Growing up in the Bronx was a lot of different things. Fun. Frightening. Rough. Loving. As crazy and unpredictable as urban life in the 60’s and 70’s could be, there were always rules. They weren’t written down, and they weren’t legally binding, but they were rules. Violating them could result in anything from exclusion to ridicule to, in extreme circumstances, a good beating. And that was just from the nuns!
Our Corner Of The World
The sprawling neighborhoods were rooted in groups of friends. Some were seeded by shared addresses, a common Little League team, or similar heritages. Others, like mine, were cultivated by a love of music. Some of us fumbled our way through the first shaky chords on a crappy guitar. Others found their groove on a basement drum kit or discovered their true soul on the church organ. New friendships grew out of those circles, as cars and motorcycles added to the list of passions. New introductions were made as sisters dated boys from a few blocks away. Part-time jobs connected us with people from exotic areas like Pelham Parkway and Far Rockaway. Promises, hearts and the occasional bones were broken.
Like kids, teens and young adults everywhere, we developed loyalties. We learned how to deal with differences. There were small spats and heated exchanges on the street or the basketball court, and as we became more familiar with the demon rum, in the drinking places and later the bars.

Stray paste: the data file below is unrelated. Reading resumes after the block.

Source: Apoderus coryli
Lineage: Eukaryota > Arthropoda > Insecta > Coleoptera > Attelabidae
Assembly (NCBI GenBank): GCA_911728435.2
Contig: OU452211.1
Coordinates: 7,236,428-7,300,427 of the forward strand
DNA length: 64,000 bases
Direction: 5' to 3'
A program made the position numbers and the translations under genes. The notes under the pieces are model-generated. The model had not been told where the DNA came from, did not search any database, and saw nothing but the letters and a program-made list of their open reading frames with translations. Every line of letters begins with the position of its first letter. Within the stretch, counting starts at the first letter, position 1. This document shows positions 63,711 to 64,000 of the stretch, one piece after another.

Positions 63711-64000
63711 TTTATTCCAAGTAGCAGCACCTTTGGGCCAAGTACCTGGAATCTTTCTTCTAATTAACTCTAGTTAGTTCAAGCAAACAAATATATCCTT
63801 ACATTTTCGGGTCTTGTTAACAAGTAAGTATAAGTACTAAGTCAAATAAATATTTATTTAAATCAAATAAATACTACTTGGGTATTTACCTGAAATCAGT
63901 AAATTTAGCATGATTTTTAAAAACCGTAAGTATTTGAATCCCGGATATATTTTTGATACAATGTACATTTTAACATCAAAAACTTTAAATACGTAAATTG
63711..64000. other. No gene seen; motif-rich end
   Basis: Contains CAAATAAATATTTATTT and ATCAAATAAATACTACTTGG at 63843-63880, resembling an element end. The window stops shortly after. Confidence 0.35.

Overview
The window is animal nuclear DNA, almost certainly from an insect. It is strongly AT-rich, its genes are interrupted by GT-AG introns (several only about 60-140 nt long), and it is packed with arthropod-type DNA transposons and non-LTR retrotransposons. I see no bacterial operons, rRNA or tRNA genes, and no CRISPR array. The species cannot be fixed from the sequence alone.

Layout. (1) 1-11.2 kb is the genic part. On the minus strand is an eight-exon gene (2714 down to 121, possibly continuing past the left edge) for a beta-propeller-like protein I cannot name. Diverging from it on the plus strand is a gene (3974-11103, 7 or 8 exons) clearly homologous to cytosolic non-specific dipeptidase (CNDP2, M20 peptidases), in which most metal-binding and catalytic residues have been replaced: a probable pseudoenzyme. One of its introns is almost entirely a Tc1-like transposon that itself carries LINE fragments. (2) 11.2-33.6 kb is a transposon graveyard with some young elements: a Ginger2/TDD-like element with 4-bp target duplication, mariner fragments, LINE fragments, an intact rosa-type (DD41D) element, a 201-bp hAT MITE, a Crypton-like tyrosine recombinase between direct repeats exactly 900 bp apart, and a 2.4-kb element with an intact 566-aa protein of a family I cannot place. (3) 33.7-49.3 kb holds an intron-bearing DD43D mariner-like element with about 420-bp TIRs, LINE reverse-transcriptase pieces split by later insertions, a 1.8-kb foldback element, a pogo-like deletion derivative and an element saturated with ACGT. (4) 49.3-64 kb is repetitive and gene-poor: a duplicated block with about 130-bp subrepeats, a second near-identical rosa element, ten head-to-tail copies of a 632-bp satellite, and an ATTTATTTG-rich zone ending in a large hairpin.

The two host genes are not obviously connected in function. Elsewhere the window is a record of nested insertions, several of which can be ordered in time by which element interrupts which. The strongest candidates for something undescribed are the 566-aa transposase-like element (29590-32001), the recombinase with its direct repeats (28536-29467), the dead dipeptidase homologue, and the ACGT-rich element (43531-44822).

When we would hang around, busting balls and talking smack, things could sometimes escalate, with nobody wanting to back down, ever. Paul Lamacq, who lived in the next apartment building, would sense when the insults were getting out of hand, and would sternly say, “HEY! No mothers, and NO BOOTSIES!” Bootsie was his mom’s little dog, who was often the subject of some amusement. Paul loved that dog as much as he loved his mother. So, when things got heated, the rule he invoked was simple. Fight all you want, but do not cross a line with words that can’t be taken back. Family, faith, anything that was personally painful or cruel stood out of bounds.
Today, over forty years removed, those core friendships still endure. Memories appear with an odd word, a faded picture, or a chance connection. A friend, out of touch for years, can call, and ten will answer.
As I look across the tortured political climate that grips our country and our beautiful town, and I see and hear the hurtful things new friends and acquaintances say, I think to myself, No Mothers, No Bootsies.